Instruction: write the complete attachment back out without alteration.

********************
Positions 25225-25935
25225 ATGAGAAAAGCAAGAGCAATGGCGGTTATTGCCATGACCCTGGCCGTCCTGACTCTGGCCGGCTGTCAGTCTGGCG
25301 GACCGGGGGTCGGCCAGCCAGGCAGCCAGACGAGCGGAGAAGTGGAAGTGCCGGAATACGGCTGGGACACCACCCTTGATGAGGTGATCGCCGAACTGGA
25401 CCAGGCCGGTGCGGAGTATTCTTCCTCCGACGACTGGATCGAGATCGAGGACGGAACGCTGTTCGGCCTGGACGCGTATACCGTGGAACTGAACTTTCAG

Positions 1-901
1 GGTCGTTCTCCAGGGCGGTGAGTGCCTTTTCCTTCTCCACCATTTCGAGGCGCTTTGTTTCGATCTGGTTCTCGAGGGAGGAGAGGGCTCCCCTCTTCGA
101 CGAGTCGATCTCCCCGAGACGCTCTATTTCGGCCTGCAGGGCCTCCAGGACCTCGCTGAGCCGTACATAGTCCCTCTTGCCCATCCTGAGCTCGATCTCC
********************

Positions 25225-25935
25225 ATGAGAAAAGCAAGAGCAATGGCGGTTATTGCCATGACCCTGGCCGTCCTGACTCTGGCCGGCTGTCAGTCTGGCG
25301 GACCGGGGGTCGGCCAGCCAGGCAGCCAGACGAGCGGAGAAGTGGAAGTGCCGGAATACGGCTGGGACACCACCCTTGATGAGGTGATCGCCGAACTGGA
25401 CCAGGCCGGTGCGGAGTATTCTTCCTCCGACGACTGGATCGAGATCGAGGACGGAACGCTGTTCGGCCTGGACGCGTATACCGTGGAACTGAACTTTCAG

Positions 1-901
1 GGTCGTTCTCCAGGGCGGTGAGTGCCTTTTCCTTCTCCACCATTTCGAGGCGCTTTGTTTCGATCTGGTTCTCGAGGGAGGAGAGGGCTCCCCTCTTCGA
101 CGAGTCGATCTCCCCGAGACGCTCTATTTCGGCCTGCAGGGCCTCCAGGACCTCGCTGAGCCGTACATAGTCCCTCTTGCCCATCCTGAGCTCGATCTCC